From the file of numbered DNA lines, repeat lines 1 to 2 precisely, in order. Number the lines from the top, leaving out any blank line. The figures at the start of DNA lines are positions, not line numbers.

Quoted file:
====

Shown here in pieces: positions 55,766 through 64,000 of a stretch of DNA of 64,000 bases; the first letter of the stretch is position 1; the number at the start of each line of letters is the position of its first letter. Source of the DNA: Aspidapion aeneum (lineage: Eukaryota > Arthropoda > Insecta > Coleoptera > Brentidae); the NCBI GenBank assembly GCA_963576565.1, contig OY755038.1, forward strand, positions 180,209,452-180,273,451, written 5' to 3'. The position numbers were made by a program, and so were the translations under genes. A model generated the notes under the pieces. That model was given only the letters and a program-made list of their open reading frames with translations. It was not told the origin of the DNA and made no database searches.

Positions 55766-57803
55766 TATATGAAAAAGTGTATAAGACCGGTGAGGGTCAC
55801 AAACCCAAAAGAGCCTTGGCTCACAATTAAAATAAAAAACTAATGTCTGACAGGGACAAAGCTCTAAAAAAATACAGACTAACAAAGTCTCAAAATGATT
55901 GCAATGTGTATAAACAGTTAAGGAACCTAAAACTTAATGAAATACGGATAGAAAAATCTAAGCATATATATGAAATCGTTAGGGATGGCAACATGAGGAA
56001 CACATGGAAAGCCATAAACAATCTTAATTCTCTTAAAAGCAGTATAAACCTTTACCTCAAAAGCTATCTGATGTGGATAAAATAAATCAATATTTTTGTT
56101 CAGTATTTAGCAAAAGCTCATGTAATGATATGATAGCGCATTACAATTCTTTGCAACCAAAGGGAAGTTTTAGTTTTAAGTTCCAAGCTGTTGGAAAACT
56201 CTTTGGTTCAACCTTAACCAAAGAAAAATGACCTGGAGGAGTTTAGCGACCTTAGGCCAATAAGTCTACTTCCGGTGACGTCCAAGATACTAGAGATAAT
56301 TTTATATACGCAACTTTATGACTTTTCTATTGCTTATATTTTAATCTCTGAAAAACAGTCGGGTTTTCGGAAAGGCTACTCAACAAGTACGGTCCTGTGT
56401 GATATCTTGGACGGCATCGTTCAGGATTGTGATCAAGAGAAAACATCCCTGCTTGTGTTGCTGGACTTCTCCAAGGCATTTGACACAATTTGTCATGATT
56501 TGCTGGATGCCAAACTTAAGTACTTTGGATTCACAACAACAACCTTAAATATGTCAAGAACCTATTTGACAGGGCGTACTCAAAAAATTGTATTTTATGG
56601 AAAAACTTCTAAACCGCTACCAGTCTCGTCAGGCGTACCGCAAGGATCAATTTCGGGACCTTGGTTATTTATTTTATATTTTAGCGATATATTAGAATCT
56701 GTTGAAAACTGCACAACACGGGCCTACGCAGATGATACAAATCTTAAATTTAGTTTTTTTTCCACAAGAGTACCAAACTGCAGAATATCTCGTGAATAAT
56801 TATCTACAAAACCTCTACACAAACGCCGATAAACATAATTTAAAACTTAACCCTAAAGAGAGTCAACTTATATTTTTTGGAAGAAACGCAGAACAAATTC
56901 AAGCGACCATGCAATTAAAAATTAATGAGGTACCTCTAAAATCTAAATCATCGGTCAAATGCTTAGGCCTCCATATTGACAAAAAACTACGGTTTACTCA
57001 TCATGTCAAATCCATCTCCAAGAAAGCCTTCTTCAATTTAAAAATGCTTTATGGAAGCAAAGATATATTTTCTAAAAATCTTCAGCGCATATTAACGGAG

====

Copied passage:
Shown here in pieces: positions 55,766 through 64,000 of a stretch of DNA of 64,000 bases; the first letter of the stretch is position 1; the number at the start of each line of letters is the position of its first letter. Source of the DNA: Aspidapion aeneum (lineage: Eukaryota > Arthropoda > Insecta > Coleoptera > Brentidae); the NCBI GenBank assembly GCA_963576565.1, contig OY755038.1, forward strand, positions 180,209,452-180,273,451, written 5' to 3'. The position numbers were made by a program, and so were the translations under genes. A model generated the notes under the pieces. That model was given only the letters and a program-made list of their open reading frames with translations. It was not told the origin of the DNA and made no database searches.

Positions 55766-57803